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Pow Wow Season: Culture Sharing in Virginia

Updated: May 22


Tanya Stewart (Chickahominy) honors her Indigenous traditions

It’s pow wow season and this is an excellent opportunity to build good relations with tribes all over the nation and in Virginia. Pow wows are open door opportunities to learn more about cultural traditions and values of Tribal Nations and start building a relationship with tribal leadership, staff, and citizens on their ancestral lands. If you’ve never been to a pow wow before, we invite you to mark your calendar to join the Tribal Nations in Virginia and learn more about how to respectfully attend and participate in pow wows.


We sat down with Tanya Stewart, a citizen of the Chickahominy Indian Tribe and cultural director for the Chickahominy Indian Tribe-Eastern Division to learn more about supporting respectful exchange.


The Chickahominy Indian Tribe has hosted the longest running traditional pow wow on the East Coast and is set to hold its 72nd annual pow wow this Fall. Traditional pow wows mean there are no competitions. Tanya has been attending pow wows all her life and graciously shared her expertise and time with us.


What is a pow wow?

A pow wow is a celebration of Indigenous culture and resilience and a place for Indigenous Peoples to practice their language, culture, and spiritual ceremonies through song, dance, and art forms which have been passed down from generation to generation for thousands of years. Pow wows are hosted on sites selected by each Tribal Nation that may be on their tribal lands, or, in some cases, hosted in other areas that are large enough to accommodate crowds and parking for multi-day celebrations of culture, history, and lifeways important to Indigenous Peoples.


The dance arena is blessed on the day of the pow wow and this protected circle is where traditional dances are performed by dancers in tribal regalia with accompanying traditional drumming and songs. Alcohol, drugs, weapons and animals (outside of service dogs) are not allowed at pow wows.


The Drum

Drums are the literal heartbeat of both Tribal Nations and the pow wow. The drum is sacred and central to the pow wow. The drum begins and ends the pow wow and marks formal entry and exit of tribal dancers into the circle. Visitors are not permitted to enter the drum area or touch the drums and drummers will guard the drum with their lives. 


“The drum is like our grandfather–we have a deep respect for it and operate around the drum as we would our grandfathers. Just like we wouldn’t cuss, drink, smoke or do drugs around our grandfathers, we don’t do so around the drum.”

The Dance Arena

Within a cordoned circle is the space of the dance arena. Dancers will enter the circle as guided by the Arena Director. All dancers travel in clockwise fashion when invited into the circle by the Master of Ceremonies to participate in a variety of dances that they learn from family, at tribal cultural centers, or, in Tanya’s case, at tribal school. Visitors should not enter the circle unless invited, enter the circle shoeless, or reverse direction.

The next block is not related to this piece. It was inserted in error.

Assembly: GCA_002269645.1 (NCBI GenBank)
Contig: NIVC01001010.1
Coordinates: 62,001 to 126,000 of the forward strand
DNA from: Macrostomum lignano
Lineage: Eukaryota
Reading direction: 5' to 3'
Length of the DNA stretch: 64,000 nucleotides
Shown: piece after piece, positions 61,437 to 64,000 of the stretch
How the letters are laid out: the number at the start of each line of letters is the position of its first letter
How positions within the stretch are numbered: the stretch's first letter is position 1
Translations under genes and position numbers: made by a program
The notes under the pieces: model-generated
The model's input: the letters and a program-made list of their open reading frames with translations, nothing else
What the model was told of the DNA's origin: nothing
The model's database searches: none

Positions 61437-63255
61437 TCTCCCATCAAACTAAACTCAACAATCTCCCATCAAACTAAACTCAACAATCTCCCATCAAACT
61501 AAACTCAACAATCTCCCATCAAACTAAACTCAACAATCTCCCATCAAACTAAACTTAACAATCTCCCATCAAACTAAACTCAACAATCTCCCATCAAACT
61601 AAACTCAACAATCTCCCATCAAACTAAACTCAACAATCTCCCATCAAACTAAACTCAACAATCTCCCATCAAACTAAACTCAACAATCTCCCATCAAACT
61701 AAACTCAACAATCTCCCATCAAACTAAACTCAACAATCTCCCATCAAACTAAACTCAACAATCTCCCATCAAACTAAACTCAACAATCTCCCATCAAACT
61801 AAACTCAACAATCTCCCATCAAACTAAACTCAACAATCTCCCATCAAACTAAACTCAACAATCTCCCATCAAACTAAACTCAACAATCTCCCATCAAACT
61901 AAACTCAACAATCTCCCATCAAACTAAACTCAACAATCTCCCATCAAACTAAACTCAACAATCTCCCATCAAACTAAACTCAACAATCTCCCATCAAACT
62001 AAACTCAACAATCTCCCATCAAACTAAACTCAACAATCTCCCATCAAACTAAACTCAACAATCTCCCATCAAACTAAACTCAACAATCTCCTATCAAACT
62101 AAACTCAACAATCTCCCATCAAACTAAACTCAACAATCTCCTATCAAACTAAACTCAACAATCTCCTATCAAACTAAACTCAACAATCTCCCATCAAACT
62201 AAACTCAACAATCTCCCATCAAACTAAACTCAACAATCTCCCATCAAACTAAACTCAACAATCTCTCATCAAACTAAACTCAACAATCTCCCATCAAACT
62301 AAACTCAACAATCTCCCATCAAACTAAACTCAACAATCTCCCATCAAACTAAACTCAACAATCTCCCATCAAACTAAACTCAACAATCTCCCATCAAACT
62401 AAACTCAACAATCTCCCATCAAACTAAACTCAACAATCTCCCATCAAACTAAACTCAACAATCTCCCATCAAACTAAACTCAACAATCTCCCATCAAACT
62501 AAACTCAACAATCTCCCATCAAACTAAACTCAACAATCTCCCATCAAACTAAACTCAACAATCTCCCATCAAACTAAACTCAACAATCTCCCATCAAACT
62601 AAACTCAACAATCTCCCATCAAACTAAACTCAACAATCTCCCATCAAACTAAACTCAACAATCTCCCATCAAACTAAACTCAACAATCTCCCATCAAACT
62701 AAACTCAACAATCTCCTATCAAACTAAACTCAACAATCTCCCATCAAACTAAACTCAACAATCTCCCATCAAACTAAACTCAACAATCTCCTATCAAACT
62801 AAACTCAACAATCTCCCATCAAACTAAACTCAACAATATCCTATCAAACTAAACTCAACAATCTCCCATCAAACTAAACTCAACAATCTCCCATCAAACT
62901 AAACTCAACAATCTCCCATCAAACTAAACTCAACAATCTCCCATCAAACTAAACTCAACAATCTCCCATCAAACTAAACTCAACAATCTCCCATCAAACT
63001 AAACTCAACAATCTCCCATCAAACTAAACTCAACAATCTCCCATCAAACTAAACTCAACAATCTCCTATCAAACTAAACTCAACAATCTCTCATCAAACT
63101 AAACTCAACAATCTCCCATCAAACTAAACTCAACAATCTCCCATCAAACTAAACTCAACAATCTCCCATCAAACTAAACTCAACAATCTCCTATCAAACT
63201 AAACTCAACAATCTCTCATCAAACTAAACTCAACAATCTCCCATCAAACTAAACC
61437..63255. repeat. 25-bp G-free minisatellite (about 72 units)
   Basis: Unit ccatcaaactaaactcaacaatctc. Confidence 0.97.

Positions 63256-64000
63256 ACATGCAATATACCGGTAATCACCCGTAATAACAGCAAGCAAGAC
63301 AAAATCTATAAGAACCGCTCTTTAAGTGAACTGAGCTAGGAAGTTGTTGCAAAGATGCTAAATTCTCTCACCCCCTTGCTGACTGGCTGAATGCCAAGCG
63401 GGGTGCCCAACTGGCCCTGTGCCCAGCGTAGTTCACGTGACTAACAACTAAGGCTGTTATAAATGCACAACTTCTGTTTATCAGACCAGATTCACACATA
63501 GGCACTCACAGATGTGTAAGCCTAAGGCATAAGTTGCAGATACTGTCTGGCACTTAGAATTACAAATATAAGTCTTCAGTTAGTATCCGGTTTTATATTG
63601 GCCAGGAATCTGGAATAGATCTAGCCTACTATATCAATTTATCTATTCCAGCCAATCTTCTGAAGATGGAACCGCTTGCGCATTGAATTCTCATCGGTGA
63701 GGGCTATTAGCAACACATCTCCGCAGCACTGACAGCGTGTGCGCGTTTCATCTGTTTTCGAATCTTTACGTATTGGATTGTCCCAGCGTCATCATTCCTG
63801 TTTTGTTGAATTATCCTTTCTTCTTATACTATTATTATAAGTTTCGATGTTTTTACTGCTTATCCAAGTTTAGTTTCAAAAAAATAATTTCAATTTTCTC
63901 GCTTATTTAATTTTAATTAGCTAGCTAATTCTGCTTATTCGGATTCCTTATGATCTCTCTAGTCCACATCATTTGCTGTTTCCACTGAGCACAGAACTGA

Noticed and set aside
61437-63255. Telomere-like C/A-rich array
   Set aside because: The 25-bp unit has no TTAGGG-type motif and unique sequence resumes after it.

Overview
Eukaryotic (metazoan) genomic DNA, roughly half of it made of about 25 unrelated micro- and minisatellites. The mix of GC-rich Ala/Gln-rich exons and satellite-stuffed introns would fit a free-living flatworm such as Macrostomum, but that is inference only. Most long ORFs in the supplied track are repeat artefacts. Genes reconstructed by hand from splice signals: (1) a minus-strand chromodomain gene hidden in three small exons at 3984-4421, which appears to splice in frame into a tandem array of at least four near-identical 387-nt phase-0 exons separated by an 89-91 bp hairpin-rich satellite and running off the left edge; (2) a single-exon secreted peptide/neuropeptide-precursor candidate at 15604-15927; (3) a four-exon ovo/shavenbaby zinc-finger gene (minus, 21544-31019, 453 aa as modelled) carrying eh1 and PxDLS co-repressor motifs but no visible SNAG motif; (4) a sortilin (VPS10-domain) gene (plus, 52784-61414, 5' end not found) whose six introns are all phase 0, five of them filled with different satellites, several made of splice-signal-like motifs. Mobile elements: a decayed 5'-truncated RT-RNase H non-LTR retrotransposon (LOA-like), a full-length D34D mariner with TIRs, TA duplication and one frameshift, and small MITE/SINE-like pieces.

“We never go backwards in the circle. That’s a native thing–we only move forward.”

The Ceremony

A Master of Ceremony invited by the tribe will orchestrate the announcement of all songs, introducing drummers, providing instructions, and reminding visitors when they are permitted to enter the dance arena. The Grand Entry begins the pow wow and most pow wows on the east coast follow a standard format: Grand Entry, Presentation of the Colors, Flag Songs, Veteran Songs,  Welcome Songs, Special or Honor Songs, and Closing Songs. If the Master of Ceremonies asks you to stand for certain songs or prayers and remove your hats, please do so! 


The Dances

Traditional pow wows tend to have standard special dances such as Men and Women’s Traditional Dances, Men and Women’s Fancy Dances, Eastern War Dances, and Jingle Dances. Dances can also be passed down within tribes and are significant to tribal identity. During the Veterans Song, all visitors are invited to enter the dance arena and pay homage as a sign of respect. If an elder invites you to dance, take the opportunity to enter the dance arena and share in the cultural exchange. Refusal to do so is a sign of deep disrespect.


“We [the Chickahominy Indian Tribe] have a Green Corn Dance and a Rabbit Dance, the Rappahannock have a Canoe Dance. Dances say a lot about our history and where our people came from.”

The Regalia

Regalia is deeply significant to tradition and culture. It is offensive to call regalia costumes or to touch them–especially the feathers which are sacred. In some tribes, when an eagle feather falls to the ground off the regalia of a dancer in the dance arena, all dancing must stop for the eagle feather to be gathered and carried out of the dance arena. In fact, it is illegal for people who aren’t native, members of a federally recognized tribe or employees of the US Fish and Wildlife Service to even possess an eagle feather. Dancers are often happy to take a picture with you, and please do not take photographs of native people without their consent.


“Pow wows are opportunities to honor our heritage and traditions and be who we are. We don’t wear costumes, because we are not dressing up as someone, we wear regalia so we can be ourselves.”

What to Bring

Donations are very welcome and can be provided to offset the costs associated with hosting the pow wows. Drink and food can be purchased to support tribal fundraising. And vendors typically encircle the arena and sell traditional crafts, jewelry and artwork.


“Bring a chair or a blanket, be ready to eat some good food, and prepare to have a good time.”

2024 Pow-wow Schedule:



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